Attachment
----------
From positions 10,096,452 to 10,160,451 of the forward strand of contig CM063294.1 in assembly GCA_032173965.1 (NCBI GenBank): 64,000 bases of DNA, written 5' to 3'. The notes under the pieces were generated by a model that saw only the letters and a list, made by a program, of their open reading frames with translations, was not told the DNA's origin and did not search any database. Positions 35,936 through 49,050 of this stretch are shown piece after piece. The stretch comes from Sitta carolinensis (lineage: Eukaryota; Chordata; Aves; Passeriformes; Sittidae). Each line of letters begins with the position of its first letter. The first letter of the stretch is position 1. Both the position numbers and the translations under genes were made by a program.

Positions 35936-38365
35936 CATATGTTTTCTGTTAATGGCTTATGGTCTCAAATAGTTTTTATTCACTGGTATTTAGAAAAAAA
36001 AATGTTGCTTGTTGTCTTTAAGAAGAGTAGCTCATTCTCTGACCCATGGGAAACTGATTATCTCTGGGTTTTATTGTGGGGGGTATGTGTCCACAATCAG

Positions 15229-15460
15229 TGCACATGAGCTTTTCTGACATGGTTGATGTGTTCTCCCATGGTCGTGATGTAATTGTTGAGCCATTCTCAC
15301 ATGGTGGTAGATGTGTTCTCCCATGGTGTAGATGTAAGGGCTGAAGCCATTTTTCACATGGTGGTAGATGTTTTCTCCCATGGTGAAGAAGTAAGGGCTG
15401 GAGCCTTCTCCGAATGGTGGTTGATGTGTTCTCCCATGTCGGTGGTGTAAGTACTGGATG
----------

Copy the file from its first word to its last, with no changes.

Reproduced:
From positions 10,096,452 to 10,160,451 of the forward strand of contig CM063294.1 in assembly GCA_032173965.1 (NCBI GenBank): 64,000 bases of DNA, written 5' to 3'. The notes under the pieces were generated by a model that saw only the letters and a list, made by a program, of their open reading frames with translations, was not told the DNA's origin and did not search any database. Positions 35,936 through 49,050 of this stretch are shown piece after piece. The stretch comes from Sitta carolinensis (lineage: Eukaryota; Chordata; Aves; Passeriformes; Sittidae). Each line of letters begins with the position of its first letter. The first letter of the stretch is position 1. Both the position numbers and the translations under genes were made by a program.

Positions 35936-38365
35936 CATATGTTTTCTGTTAATGGCTTATGGTCTCAAATAGTTTTTATTCACTGGTATTTAGAAAAAAA
36001 AATGTTGCTTGTTGTCTTTAAGAAGAGTAGCTCATTCTCTGACCCATGGGAAACTGATTATCTCTGGGTTTTATTGTGGGGGGTATGTGTCCACAATCAG

Positions 15229-15460
15229 TGCACATGAGCTTTTCTGACATGGTTGATGTGTTCTCCCATGGTCGTGATGTAATTGTTGAGCCATTCTCAC
15301 ATGGTGGTAGATGTGTTCTCCCATGGTGTAGATGTAAGGGCTGAAGCCATTTTTCACATGGTGGTAGATGTTTTCTCCCATGGTGAAGAAGTAAGGGCTG
15401 GAGCCTTCTCCGAATGGTGGTTGATGTGTTCTCCCATGTCGGTGGTGTAAGTACTGGATG